Jarhead i am probably the worst person in the whole world at blender sculpting …i just don’t have a feel for it at all haha but i will play with it and the multires mod as you both mentioned…i will get there like i always do i just needed some ideas on how to make it happen as this one had me a bit stumped…i was doing stupid things like using the cloth modifier to drop a heavily subdivided plane on the hull and try and make the panels that way …was not going so well haha …thank you both for the ideas and advice…you guys rock! I will post the Soyuz when done its almost there apart from the cloth panels…pretty easy model.apart from all the fabric like panels…

Again thank you both!

It is a common texture, pretty sure you can find it fast in the internet, imo there is no reason to make the bump map yourself.

I would sculpt the bigger details though, such as where the cloth meets the metal, you can even leave it as real mesh or bump those details too and combine both bump maps

That’s what I’d do at least =x

(substance painter + designer would be an awesome software approach to make it look realistic :heart_eyes:)

The topology and the UV Map is a little mess since its just an exemple

For me, just off the top of my head, it would be easier to find a texture I like for the base, add it to the model, do some drawing work on it where you want the wrinkles, export the drawing and a UV Map, which I would then take to Photoshop and make my actual wrinkles/dents. I would probably create my normal maps for the wrinkles only in Photoshop while I was there. Then add the wrinkles and the normal map in Cycles on top the actual texture and it’s normal map. Should give you more versatility and make the wrinkles reusable without adding geometry to your final model.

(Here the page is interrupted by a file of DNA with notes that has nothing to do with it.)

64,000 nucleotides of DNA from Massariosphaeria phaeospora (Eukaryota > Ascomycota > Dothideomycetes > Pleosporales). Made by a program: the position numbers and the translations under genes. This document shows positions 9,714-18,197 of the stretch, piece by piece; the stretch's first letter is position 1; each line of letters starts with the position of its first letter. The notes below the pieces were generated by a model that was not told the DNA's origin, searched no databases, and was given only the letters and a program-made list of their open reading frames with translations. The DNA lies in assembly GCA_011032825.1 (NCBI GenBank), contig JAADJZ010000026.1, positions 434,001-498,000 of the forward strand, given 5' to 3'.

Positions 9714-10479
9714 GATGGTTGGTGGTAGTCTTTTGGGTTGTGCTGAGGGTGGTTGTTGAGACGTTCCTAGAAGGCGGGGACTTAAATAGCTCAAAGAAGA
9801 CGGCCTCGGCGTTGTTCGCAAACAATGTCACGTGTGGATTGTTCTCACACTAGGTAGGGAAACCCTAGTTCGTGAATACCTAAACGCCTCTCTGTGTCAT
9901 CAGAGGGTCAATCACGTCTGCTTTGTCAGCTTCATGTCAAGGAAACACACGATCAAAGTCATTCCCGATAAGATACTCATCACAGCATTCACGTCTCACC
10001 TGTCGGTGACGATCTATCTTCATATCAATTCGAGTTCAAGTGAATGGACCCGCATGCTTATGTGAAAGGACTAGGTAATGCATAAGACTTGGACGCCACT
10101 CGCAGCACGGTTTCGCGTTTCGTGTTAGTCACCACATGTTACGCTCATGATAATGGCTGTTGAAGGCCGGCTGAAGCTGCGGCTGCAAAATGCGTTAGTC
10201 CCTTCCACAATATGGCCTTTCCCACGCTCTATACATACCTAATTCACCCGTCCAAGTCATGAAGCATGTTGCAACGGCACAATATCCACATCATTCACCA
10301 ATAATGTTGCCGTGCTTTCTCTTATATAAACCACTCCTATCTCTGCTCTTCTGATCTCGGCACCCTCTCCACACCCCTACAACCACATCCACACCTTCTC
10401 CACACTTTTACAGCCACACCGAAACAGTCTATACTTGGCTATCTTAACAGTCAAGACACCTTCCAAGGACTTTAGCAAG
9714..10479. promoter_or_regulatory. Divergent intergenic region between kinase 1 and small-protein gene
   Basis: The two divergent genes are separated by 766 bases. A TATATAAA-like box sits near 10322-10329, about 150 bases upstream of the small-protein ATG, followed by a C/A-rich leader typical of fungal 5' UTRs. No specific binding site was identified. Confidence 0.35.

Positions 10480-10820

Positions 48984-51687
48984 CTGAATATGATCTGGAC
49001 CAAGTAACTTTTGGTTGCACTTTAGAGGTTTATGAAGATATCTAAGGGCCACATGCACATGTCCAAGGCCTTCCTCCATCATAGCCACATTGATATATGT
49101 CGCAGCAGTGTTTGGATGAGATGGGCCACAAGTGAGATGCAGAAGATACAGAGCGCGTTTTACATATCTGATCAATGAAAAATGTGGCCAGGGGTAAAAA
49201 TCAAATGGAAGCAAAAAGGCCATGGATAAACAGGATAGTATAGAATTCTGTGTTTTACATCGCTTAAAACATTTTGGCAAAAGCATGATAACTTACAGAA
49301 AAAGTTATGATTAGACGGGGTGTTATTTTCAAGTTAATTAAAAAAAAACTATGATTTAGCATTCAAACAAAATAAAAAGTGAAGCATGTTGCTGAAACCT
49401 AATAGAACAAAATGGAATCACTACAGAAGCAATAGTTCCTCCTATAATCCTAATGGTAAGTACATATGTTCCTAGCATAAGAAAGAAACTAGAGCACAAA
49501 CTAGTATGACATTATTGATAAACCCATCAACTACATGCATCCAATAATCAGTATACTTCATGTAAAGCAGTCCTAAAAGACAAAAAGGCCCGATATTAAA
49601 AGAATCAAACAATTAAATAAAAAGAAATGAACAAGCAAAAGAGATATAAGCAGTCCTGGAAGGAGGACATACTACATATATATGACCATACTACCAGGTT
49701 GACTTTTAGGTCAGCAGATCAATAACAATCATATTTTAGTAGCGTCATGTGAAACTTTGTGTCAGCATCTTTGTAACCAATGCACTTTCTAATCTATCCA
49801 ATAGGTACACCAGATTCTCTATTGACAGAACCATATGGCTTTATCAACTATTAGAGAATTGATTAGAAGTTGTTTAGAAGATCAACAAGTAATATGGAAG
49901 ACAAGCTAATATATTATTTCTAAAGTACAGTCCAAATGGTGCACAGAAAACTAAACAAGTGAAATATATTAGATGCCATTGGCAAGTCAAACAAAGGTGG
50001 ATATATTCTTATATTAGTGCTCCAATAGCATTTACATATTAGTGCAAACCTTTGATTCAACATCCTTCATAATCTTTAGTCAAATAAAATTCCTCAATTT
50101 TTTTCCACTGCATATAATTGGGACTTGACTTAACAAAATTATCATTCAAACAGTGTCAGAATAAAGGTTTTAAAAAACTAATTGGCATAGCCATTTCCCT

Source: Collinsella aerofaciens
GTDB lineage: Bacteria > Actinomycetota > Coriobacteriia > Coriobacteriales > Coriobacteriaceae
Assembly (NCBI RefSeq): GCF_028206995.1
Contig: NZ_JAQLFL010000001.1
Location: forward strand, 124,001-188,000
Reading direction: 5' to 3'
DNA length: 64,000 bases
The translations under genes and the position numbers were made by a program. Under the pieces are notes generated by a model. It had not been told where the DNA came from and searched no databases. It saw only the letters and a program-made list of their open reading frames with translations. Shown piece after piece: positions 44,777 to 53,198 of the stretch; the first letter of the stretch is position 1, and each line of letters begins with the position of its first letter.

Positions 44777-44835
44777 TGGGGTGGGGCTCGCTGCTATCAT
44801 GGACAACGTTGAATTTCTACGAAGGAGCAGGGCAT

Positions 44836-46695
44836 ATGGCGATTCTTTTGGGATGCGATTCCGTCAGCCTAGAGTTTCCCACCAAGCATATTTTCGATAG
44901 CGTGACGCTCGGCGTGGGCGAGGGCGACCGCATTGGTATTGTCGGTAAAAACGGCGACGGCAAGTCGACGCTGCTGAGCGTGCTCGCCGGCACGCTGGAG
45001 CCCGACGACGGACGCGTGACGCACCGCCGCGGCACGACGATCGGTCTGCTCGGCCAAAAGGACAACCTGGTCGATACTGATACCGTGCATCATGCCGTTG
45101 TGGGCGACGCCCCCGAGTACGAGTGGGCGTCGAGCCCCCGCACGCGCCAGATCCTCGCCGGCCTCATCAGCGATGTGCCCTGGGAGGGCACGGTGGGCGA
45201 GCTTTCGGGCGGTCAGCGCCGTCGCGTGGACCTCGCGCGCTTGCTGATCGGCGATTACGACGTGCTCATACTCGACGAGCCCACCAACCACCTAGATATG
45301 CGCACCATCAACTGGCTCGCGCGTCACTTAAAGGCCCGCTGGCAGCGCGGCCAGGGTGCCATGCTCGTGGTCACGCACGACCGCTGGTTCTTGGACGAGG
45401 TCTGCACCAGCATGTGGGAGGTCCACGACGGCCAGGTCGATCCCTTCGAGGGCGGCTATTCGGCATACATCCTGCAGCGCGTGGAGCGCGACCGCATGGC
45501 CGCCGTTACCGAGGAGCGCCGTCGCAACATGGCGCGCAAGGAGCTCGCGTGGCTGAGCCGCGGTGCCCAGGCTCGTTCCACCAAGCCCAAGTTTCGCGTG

But, you could also do Photoshop wizardry and add the wrinkles to the actual texture itself, add any ao/shadow, save it out as a single texture, create your normal map for that new texture, export all and apply through Cycles with bump mapping.

This might be difficult to see, but note texture for the siding and for the foundation. Two different textures with varying degrees of bump mapping for each texture. Might do what you are looking for.

Hope this makes since because is just off the top of my head and thinking about what I did to the Bates House. I don’t use substances painter or other products at this point just another frustrating thing I would have to learn :open_mouth: Some day maybe! :slight_smile:

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But there is no need to use substance in this case, I just copied the height map found online to the UV mesh and sculped the deeper details into the mesh before doing that, nothing hard to do in blender.

Thank you Joao and Morgaine for even more ideas and ways to bring this together :slight_smile: you all are awesome! I can model just about anything but i am really far behind on texturing i just can’t seem to get the hang of it and get stuck on anything requiring texturing thats a bit more complex…making this will help me learn and get better at all of this …Im going to get down to it today and try each and every one of your suggestions…thank you very much for the help! this gamedev site and the people on it are just awesome!